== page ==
When confronted by so many strong, compelling documentaries, you momentarily forget about Hollywood fiction films (that suspension of disbelief), or that that interpretation of the world even exists.                 -Michael Udris

We returned to Providence energized by wonderful screenings and discussions. The  film’s relevance, an engagement with political and economic environments through a dizzying reworking of social authority. remains of vital importance. This was truly a wonderful documentary film festival. -David Udris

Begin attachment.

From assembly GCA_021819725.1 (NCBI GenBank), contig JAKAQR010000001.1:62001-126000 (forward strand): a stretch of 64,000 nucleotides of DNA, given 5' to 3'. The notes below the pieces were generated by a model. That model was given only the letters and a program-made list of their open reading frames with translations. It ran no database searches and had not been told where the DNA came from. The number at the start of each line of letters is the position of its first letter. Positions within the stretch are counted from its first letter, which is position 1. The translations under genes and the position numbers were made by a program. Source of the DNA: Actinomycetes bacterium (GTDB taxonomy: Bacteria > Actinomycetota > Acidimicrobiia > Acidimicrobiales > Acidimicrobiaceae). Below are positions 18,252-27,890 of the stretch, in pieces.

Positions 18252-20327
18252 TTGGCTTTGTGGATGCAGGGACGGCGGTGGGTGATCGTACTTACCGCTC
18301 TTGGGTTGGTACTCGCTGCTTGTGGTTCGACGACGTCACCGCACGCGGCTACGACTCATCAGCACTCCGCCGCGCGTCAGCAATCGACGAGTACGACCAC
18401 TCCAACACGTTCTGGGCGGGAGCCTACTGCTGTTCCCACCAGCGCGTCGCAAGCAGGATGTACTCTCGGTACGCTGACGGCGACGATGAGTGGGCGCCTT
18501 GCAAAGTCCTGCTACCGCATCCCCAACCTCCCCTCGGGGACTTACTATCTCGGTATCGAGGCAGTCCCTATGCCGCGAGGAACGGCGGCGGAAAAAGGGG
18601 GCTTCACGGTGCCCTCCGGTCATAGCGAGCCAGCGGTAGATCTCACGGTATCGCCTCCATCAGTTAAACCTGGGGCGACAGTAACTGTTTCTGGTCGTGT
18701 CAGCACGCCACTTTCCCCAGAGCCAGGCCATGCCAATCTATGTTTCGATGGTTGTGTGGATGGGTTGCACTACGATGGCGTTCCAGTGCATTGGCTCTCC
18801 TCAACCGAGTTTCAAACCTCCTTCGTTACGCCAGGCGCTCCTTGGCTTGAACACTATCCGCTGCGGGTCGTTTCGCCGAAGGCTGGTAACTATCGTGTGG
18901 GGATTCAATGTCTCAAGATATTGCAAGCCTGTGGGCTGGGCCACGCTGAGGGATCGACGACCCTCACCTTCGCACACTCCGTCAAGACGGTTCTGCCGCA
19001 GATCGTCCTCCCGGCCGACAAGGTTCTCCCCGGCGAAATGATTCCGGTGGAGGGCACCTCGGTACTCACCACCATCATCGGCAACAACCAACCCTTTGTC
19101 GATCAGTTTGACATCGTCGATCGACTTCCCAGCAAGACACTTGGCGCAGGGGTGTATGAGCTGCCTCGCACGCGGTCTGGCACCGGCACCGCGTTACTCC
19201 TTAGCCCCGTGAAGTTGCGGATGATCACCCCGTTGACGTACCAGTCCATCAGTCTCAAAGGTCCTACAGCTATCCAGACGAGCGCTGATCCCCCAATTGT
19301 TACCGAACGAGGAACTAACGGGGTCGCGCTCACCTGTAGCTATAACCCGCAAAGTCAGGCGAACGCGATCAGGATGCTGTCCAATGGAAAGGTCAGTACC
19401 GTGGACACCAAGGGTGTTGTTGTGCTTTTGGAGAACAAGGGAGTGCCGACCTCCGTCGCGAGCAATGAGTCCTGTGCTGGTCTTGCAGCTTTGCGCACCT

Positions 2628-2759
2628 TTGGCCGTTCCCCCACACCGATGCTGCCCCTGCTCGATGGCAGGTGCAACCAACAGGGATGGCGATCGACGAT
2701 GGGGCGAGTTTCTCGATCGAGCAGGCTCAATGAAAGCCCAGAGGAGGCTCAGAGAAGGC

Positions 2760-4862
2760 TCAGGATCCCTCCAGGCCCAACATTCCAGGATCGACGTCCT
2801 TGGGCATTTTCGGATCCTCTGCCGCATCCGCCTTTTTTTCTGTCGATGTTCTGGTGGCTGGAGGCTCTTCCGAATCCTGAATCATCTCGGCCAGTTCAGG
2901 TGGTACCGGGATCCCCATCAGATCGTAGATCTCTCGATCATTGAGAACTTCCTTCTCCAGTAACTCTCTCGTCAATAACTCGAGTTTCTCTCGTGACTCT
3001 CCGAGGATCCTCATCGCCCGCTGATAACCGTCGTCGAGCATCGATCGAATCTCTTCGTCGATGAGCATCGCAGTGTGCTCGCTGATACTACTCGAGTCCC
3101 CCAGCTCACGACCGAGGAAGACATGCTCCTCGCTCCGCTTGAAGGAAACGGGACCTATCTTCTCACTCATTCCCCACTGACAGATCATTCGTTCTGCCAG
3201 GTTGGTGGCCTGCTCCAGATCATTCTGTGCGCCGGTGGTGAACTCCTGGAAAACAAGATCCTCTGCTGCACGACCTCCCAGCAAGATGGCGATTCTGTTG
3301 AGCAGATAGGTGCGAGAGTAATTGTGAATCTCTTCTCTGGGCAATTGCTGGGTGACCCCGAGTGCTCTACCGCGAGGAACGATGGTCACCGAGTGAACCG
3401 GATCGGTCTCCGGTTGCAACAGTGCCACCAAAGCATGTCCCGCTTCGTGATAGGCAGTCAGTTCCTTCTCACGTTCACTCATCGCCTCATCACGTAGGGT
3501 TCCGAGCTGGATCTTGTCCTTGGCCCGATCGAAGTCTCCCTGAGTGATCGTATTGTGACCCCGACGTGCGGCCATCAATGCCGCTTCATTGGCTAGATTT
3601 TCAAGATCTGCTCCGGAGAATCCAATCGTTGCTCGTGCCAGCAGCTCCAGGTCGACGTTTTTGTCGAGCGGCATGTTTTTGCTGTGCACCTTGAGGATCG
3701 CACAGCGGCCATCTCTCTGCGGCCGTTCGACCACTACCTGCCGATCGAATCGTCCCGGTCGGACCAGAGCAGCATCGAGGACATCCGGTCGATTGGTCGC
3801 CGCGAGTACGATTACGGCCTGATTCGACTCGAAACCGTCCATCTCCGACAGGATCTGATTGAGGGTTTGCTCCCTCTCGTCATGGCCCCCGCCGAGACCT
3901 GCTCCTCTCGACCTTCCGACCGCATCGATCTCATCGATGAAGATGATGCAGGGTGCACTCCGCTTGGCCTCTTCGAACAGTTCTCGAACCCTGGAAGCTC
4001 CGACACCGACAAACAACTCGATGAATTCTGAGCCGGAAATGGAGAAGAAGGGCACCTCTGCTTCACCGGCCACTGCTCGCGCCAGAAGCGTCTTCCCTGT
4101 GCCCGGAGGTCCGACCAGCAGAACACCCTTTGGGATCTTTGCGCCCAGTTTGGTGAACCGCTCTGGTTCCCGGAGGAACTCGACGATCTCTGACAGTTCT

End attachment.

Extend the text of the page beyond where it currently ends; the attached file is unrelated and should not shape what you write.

The owl of Minerva (aka wisdom), says Hegel, only flies at twilight.  This seemed to be the case at Hot Docs.  As Atom Egoyan (always a name worth dropping) told us after the sold-out Saturday screening, Human Terrain is a very complex issue, making for a complicated film.  Which is why, I suspect, it has been so hard to say, in a short, pithy sound-bite, just what the film is ‘about’ (in Canadian, that’s ‘aboot’).  But in Toronto, facing the prospect of introducing the film, the  ‘meaning’ of the film finally dawned on me (if you will).  It was the battle of the ‘Carl’s:  Carl von Clausewitz, the famous Prussian strategist, who declared that ‘War is a realm of chance’; and Carl Gustav Jung, the great mapper of the human mind and collective unconsious, who said, ‘There are no accidents.’  In life, when seemingly random events happen and then repeat, it is usually for a reason, even if not always a conscious one; in war, and with the deaths that result from war, those reasons are even harder to discern. The synchronicity of our Hot Doc screening taking place on the second anniversary of Michael’s death was not lost on us; but it was hard to fathom.         -James Der Derian